1. When an angel told Joseph that his fiancée was pregnant, the angel told him that she conceived by the power of the Holy Spirit, that she would have a son to be named Jesus, and that he would save his people from their sins (Matthew 1:20,21).
      2. When the angel Gabriel told Mary that she would have a child, she was told that the child would be called God’s son, that he would sit on the throne of the great king who was his ancestor, King David, and that Jesus’ kingdom would be endless (Luke 1:31-33).
      3. The night that Jesus was born, the angels sang to the shepherds, “Glory to God in the highest, and on earth peace among men with whom He is pleased” (Luke 2:14).
      4. And what did Simeon say?
        1. Many in Israel would fall because of Jesus.
        2. Many in Israel would rise or be resurrected because of Jesus.
        3. That Jesus would be opposed.
        4. That Mary’s soul would be pierced.
        5. That Jesus would cause the thoughts of many hearts to be revealed.
  2. Matthew 21:23-44 tells us about something that happened to Jesus during the last week of his life.
    1. Jesus was teaching in the very same place that Simeon saw him when he was a baby–in the temple in the city of Jerusalem.
      1. This time, just as Simeon said, Jesus was being opposed.
        1. The chief priests and the elders, religious leaders, came to him as he taught in the temple and asked, “Who gave you the authority to do this?”
        2. Jesus responded, “I will answer your question if you answer my question first: did John the baptizer baptize by the authority of heaven or by the authority of men?”
        3. They knew that they did not dare answer his question; if they said John baptized by heaven’s authority, Jesus would ask them why they didn’t obey John; if they answered John baptized by human authority, the people would turn against them.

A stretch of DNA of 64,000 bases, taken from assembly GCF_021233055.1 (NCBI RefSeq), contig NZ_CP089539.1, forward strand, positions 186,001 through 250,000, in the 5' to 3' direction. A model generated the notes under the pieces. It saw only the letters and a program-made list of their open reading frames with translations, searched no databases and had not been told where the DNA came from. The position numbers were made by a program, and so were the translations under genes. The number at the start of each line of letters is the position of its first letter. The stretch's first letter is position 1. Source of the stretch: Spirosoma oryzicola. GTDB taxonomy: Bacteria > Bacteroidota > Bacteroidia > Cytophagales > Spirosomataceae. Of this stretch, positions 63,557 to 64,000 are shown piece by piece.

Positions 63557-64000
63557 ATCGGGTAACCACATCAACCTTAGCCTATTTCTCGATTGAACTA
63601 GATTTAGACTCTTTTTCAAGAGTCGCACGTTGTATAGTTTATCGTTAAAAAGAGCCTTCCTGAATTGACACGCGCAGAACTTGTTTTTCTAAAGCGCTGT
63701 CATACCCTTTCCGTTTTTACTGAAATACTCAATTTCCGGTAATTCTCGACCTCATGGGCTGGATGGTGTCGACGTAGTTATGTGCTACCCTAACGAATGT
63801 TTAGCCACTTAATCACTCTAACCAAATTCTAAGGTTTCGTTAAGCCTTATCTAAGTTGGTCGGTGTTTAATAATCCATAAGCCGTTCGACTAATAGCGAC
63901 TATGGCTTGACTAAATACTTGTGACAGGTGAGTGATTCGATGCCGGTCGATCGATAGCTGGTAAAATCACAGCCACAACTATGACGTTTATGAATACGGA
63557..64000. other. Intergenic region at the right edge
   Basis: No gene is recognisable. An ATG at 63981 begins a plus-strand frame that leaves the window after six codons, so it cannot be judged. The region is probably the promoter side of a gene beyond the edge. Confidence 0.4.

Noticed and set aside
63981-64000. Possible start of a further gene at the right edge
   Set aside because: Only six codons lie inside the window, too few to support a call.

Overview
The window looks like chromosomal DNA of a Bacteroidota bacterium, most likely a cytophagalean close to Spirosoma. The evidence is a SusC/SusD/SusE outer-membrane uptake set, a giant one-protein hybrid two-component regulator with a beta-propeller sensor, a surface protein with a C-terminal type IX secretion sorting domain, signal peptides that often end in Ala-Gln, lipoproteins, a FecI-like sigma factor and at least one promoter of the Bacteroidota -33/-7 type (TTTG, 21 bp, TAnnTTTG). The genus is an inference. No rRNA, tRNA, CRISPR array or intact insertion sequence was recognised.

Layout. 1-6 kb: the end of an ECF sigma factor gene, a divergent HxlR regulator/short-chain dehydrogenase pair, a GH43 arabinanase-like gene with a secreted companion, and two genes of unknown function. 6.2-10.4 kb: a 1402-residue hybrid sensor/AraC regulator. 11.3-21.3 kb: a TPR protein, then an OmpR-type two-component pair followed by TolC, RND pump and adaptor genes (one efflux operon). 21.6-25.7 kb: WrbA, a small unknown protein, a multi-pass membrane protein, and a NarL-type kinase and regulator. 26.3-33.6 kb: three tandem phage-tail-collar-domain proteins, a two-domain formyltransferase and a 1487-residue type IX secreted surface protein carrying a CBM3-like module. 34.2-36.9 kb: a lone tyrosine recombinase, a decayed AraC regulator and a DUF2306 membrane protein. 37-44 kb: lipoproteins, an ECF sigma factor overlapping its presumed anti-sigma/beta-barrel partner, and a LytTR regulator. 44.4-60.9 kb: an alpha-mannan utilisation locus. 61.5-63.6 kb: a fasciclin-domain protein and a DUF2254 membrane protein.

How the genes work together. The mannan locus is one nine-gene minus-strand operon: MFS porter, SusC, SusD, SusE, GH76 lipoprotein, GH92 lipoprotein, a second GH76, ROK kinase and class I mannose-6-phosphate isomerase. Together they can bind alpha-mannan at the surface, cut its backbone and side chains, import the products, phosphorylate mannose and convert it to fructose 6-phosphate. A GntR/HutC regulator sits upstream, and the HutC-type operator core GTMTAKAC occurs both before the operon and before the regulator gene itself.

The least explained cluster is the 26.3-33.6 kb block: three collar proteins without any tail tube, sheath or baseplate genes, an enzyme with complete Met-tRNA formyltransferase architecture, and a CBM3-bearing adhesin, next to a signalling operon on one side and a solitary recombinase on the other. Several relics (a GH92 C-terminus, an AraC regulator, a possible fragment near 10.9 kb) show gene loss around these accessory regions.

4. So they said, “We don’t know.”
        5. Jesus said, “Since you won’t answer my question, I won’t answer yours.”
      2. In this same conversation, he gave them a parable.
        1. A man who owned some land spent a lot of money building an excellent vineyard, complete with walls to protect it and a wine press to process the grapes.
        2. The man rented his vineyard and took a long journey.
        3. When harvest time came, the man decided to collect his rent.
        4. He sent some slaves to collect the rent; but the renters beat one slave, killed one, and stoned another.
        5. The owner sent a bigger group of slaves to collect the rent, and the renters did the same thing to them.
        6. The owner decided to send his son to collect the rent thinking surely that the renters would respect his son.
          1. But the renters said, “This is the person who will inherit the vineyard. Let’s kill him, and then the vineyard will belong to us.”
          2. So they captured him, took him outside the vineyard, and murdered him.
        7. Jesus asked the religious leaders, “What will the owner do to these renters?”
          1. They answered, “He will bring their miserable lives to a miserable end.”
          2. “Then he will rent the vineyard to someone who will pay the rent.”
        8. Jesus then asked them, “Haven’t you read the scriptures?”
          1. The stone that was rejected as a stone to be used in the building became the most important stone of the building.
          2. “God’s kingdom will be taken away from you and given to a nation who will produce fruit.”